How to Freelance 101: 6 Ways to Avoid a Summer Freelance Slowdown
If you’re a freelancer and need to keep your income steady, summer isn’t necessarily the best time for you to take a vacation or shorten your work hours. Keep hustling, and you’ll survive a summer freelance slowdown even if you may not be completely able to avoid it.
1. Offer New Services
A great way to retain clients (and hopefully get new ones) is to widen the range of services you offer. If you work in a service business like coaching or training, you can offer a bonus session to clients. If you work online, offer a deeper range of editing, writing, or social media work.
By expanding the range of services you offer, you can keep current clients on your roster, even during a summer freelance slowdown.Click To Tweet
If you’ve been writing for a blog site, let them know that you also work as a social media manager. They may hire you to do social media when the writing slows down, which is a great extra way to make money over the summer.
2. Increase and Improve Your Social Media Presence
Social media is a necessary evil when you’re busy. If your summer freelance work slows down for you, increase your presence there to drum up new clients. Focus on creating high-quality content for all your streams.
On Instagram, take the time to build a stockpile of bright, clear photos that you can use when you get busy. Delete any photos that don’t fit the theme of your profile or that are low quality. On Facebook, interact with other pages you want to work with and share their content. On Twitter, clean out old accounts that don’t fit your niche and follow – even start interacting with – people you want to work with.
Stepping up your presence on social media means that people might see your content before you even reach out. Build your brand in your down time to bring in new clients.
3. Update Your Website
Keeping a website up-to-date can be a challenge. So, got a case of summer freelance slowdown? Take the time go back through your website, blog, or portfolio to showcase your more recent work. Update old or broken links in blog posts. You can write new content for your own site that shows the brands and companies you’ve collaborated with and showcases your new skills.
A website is often the first place clients get a chance to “meet” you.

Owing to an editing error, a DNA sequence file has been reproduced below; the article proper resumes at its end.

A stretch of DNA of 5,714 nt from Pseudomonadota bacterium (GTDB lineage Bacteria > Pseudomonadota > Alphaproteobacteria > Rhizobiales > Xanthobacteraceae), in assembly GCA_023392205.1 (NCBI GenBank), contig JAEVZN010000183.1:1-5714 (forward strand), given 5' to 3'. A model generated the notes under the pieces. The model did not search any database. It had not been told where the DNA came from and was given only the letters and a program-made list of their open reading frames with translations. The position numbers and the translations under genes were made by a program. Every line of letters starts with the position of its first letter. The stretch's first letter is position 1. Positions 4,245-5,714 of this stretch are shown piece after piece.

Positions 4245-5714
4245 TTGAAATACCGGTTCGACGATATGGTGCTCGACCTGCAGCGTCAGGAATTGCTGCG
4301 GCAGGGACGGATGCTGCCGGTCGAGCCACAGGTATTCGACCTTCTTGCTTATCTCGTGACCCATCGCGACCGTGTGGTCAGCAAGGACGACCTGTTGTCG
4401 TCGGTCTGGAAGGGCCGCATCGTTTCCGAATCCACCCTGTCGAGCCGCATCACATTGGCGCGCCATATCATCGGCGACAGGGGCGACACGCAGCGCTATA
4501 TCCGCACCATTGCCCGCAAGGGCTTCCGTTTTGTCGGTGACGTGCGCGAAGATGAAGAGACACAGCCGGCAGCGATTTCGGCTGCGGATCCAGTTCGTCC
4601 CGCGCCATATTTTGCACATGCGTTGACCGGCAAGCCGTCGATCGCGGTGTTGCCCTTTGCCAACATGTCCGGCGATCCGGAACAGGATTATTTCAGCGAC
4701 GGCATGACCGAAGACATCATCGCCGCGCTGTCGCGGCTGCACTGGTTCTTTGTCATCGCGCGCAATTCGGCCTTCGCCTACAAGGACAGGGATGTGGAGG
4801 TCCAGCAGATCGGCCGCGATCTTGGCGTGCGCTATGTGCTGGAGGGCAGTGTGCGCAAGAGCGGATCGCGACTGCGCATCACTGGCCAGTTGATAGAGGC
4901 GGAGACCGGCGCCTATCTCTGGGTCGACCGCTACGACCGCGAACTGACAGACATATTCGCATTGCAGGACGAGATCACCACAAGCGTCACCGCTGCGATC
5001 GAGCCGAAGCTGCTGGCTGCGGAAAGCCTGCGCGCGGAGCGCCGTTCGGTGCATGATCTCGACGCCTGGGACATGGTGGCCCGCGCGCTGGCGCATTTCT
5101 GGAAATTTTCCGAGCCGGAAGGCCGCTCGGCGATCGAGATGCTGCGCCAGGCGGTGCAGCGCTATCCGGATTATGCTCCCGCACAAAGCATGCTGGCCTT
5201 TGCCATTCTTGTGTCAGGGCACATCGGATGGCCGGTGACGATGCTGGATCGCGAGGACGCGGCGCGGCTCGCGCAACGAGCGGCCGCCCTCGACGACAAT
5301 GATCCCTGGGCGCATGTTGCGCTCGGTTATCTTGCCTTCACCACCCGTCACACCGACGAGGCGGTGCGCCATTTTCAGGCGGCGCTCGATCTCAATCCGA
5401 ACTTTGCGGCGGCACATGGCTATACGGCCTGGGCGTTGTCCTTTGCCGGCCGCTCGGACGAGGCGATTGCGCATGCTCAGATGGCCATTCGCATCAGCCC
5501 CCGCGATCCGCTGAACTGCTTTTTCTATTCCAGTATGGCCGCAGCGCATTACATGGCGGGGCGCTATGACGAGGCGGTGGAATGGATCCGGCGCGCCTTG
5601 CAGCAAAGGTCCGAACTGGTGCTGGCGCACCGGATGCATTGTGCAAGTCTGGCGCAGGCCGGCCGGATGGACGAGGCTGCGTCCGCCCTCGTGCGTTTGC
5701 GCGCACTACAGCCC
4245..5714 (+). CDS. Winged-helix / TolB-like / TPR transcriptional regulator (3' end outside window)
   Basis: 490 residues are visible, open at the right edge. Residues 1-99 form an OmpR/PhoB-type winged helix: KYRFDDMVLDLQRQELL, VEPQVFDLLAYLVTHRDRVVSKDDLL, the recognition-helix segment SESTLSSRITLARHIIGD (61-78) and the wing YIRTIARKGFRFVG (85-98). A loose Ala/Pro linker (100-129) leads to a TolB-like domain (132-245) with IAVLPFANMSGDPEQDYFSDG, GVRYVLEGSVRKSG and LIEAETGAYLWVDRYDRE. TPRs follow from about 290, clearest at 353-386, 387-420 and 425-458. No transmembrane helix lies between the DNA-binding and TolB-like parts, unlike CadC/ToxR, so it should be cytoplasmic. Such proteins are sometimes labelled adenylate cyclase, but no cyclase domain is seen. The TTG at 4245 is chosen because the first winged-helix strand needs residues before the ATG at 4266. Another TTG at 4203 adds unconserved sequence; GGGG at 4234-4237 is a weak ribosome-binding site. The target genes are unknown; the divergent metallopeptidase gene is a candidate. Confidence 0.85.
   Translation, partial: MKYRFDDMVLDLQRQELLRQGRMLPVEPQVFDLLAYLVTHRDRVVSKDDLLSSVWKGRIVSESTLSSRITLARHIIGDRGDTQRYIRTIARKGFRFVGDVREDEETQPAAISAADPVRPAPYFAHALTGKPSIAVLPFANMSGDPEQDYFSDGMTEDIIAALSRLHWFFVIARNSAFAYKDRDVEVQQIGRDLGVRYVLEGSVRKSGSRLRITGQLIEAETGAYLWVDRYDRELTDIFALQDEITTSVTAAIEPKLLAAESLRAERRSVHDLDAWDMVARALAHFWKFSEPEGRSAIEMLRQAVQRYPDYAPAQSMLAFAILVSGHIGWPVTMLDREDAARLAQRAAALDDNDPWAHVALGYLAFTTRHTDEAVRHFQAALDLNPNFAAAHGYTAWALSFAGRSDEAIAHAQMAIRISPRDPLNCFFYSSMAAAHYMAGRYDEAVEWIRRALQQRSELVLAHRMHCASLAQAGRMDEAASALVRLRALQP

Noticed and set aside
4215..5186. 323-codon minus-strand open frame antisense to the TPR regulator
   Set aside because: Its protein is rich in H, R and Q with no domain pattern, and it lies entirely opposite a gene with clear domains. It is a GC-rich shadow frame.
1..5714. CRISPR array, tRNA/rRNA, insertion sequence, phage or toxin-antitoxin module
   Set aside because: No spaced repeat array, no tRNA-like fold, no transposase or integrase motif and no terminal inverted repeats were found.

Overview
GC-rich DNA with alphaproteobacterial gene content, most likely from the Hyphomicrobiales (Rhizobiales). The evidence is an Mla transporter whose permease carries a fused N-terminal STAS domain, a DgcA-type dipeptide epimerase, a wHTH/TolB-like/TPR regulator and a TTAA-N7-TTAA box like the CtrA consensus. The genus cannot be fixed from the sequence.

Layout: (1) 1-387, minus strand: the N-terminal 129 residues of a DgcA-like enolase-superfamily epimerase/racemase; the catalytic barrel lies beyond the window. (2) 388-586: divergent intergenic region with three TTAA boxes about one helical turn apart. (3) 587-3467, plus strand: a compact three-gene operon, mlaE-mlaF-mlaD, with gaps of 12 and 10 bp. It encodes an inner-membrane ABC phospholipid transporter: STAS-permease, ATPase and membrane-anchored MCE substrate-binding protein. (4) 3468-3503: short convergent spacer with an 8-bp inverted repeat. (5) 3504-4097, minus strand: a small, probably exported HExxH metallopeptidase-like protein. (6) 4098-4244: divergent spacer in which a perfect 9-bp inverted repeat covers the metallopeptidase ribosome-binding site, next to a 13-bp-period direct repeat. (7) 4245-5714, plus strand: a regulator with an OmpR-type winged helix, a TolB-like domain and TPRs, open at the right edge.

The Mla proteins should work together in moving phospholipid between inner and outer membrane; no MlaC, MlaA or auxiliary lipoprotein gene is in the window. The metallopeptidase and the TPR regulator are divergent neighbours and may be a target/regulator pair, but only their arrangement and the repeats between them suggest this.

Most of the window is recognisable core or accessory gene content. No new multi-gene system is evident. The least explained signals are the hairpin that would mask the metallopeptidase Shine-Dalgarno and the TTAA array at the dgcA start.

As such, you want it to be easy to navigate, look catchy, and show proof of your own reliability. Make sure that it’s easy to find the “Work With Me” tab, too!
4. Offer a Summer Discount or Sale
One way to keep clients altogether is to offer a discount on your services. You may not bring as much as usual, but if you still need to make money over the summer, discounts can keep you on people’s radars.
You can create new bundle packages of all your services and offer that at a discount to existing clients. Sales pitches are also a great way to attract people who have been on the fence about hiring you. You can post your discounted prices for all to see, or just for your email list or social media followers.
5. Pitch New Clients
Summer is a great time to think about your dream client. What kind of people or companies do you want to be working with?
With the slower pace of summer freelance work, take time to craft excellent pitches and send them to your dream clients.Click To Tweet
Freelancers should always be pitching. You need to keep clients coming in, and working with new people gives you the chance to expand your portfolio and build your brand.
Pitch to new places all summer long. Look ahead to fall and winter holidays or events and pitch stories on those topics. Take as much work as possible out of it for editors, and you’ll increase your odds.
6. Get Organized and Ready for the Fall
Let’s face it: New Year’s resolutions on work/life balance or staying organized are usually long dead by summer. If you have more time on your hands in the summer, use it to prepare for a busy fall, when all those pitches you worked on come through.
Chuck anything that was bothering you in the winter and spring. Clean out your work area; organize your papers, finances, and receipts; and tidy up your online life. Try out new organization systems with your down time to see if they work for you.
That way, when your freelance work picks up again, you’ll be ready to do the best job possible. You’ll have everything in place to simply create.
Hopefully your finances won’t take a hit this summer. If you do find yourself with time on hand, use it to invest in yourself and get in the best position to make more money in the fall. Polish your resume, learn a new skill, and make this summer one of your most productive ones.